After years of tenacious spin that he was innocent, Lance Armstrong has backpedaled in a confessional interview with Oprah Winfrey.
He admitted unequivocally to using performance-enhancing drugs in his seven Tour de France wins.
But his critics say he is still spinning the story.
Armstrong has, in the past, persistently and angrily denied the allegations -- even under oath.
And he has persecuted former close associates who went public against him. "We sued so many people," Armstrong told Winfrey -- people who were telling the truth.
Did he use the blood-enhancing hormone EPO? Testosterone? Cortisone? Human growth hormone? Illegal blood transfusions and other blood doping?
Armstrong answered "yes" on all counts in the first installment of a two-part interview that aired Thursday night. Part two airs Friday on Winfrey's OWN channel and online.
The disgraced cyclist, who has been stripped of his Tour de France titles and an Olympic bronze medal, blamed no one but himself for his doping decisions, careful not to implicate others.
Armstrong: I was 'a bully'
Armstrong described himself as "deeply flawed" and "arrogant," and spoke often of how so much was his "fault."
"I was a bully," he told Winfrey of how he treated others who might expose him.
But Armstrong was not telling the whole story, author David Coyle, who wrote a book about doping and the Tour de France, told CNN's Anderson Cooper on Thursday night.
"A partial confession is sort of the pattern here," he said. "Maybe this is Armstrong's partial, and more will come out later."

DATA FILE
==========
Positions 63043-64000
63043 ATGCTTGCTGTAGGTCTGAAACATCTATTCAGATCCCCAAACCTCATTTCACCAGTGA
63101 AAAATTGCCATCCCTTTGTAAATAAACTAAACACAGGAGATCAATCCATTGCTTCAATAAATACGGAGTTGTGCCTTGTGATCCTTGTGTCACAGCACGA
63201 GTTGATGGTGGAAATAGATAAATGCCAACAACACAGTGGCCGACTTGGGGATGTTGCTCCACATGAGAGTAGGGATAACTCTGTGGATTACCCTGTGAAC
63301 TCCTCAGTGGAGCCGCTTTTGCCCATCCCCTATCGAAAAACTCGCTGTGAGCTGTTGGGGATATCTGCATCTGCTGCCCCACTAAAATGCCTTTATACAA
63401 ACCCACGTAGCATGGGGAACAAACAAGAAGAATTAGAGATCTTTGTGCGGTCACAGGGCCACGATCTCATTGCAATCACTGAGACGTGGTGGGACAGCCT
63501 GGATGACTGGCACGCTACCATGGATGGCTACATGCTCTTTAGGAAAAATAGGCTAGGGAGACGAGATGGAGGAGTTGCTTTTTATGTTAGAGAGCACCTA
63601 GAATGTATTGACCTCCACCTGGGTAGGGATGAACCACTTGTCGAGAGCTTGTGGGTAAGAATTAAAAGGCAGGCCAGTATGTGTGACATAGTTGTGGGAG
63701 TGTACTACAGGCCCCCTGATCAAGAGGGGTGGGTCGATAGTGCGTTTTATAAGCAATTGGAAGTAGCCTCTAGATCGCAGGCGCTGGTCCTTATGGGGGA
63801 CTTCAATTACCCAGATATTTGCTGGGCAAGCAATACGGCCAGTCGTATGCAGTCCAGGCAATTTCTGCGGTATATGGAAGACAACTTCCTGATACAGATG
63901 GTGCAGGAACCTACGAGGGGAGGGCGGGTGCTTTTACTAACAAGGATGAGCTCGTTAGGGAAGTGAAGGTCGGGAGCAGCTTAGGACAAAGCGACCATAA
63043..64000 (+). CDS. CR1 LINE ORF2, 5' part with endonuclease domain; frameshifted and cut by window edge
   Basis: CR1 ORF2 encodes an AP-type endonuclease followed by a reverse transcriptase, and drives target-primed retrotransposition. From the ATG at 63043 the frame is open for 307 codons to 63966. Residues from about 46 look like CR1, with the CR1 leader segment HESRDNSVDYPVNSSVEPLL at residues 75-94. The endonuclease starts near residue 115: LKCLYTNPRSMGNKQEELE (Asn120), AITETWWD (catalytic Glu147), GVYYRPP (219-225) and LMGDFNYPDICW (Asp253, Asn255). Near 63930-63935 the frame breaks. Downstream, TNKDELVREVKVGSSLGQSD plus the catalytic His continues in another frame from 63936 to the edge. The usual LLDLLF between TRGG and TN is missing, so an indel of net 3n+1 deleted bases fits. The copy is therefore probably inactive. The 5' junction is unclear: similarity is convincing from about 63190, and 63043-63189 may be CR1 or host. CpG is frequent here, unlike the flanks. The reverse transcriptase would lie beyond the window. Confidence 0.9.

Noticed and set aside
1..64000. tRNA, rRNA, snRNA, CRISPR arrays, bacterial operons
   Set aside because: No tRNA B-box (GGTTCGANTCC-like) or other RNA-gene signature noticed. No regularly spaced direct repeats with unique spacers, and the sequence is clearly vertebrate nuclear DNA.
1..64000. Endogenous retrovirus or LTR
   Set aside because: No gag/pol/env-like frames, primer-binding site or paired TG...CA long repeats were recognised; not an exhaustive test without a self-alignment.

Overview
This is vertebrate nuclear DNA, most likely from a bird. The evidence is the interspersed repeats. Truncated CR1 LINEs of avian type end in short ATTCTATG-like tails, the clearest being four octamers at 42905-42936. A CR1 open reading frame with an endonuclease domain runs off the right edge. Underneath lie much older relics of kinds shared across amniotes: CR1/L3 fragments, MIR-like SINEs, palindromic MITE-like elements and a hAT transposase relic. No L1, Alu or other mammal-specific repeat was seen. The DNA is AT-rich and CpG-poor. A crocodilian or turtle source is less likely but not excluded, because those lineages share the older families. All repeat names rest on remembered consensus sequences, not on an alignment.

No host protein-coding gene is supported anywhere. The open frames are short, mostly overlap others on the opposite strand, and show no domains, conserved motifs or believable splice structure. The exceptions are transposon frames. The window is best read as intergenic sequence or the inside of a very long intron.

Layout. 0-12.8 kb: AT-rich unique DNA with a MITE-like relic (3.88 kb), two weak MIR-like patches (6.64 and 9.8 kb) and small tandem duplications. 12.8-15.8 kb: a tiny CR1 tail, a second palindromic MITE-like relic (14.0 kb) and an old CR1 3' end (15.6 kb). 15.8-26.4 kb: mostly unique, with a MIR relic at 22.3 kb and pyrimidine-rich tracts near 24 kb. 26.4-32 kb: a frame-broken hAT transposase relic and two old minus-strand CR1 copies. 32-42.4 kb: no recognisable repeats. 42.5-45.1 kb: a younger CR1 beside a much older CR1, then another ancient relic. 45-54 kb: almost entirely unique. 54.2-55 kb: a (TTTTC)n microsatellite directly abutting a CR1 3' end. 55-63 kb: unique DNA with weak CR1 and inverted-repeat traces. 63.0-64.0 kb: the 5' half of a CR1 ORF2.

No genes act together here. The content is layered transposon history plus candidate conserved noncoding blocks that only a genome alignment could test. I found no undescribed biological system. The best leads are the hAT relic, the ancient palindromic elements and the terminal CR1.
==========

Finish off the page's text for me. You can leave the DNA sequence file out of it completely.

The cyclist denied pushing teammates to dope, an assertion Coyle countered.
"Tyler Hamilton gets a phone call: Be on a plane tomorrow. We're flying to Valencia to do a blood transfusion. That's what happens," Coyle said.
Armstrong told Winfrey that doping was widespread at the time and just as much "part of the job" as water bottles and tire pumps. This attitude prompted Winfrey to ask again if he really didn't coerce other teammates to dope.
Bill Strickland, an editor for Bicycling Magazine, praised Armstrong for the confessions he did make.
"I think it's clear what we're seeing here is someone learning to tell the truth," he said.
Both men described the interview as a "therapy session."
Appearing tense, Armstrong told Winfrey it was a happy day for him to be there with her.
He described his years of denial as "one big lie that I repeated a lot of times." He had races to win and a fairy tale image to keep up.
Armstrong reminisced on his storied past of being a hero who overcame cancer, winning the Tour repeatedly, having a happy marriage, children. "It's just this mythic, perfect story, and it isn't true," he said.
It was impossible to live up to it, he said, and it fell apart.
The lies and aggressive pursuit of those debunking them was about controlling the narrative. "If I didn't like what somebody said ... I tried to control that and said that's a lie; they're liars," Armstrong said. It's a tactic he has followed his entire life, he said.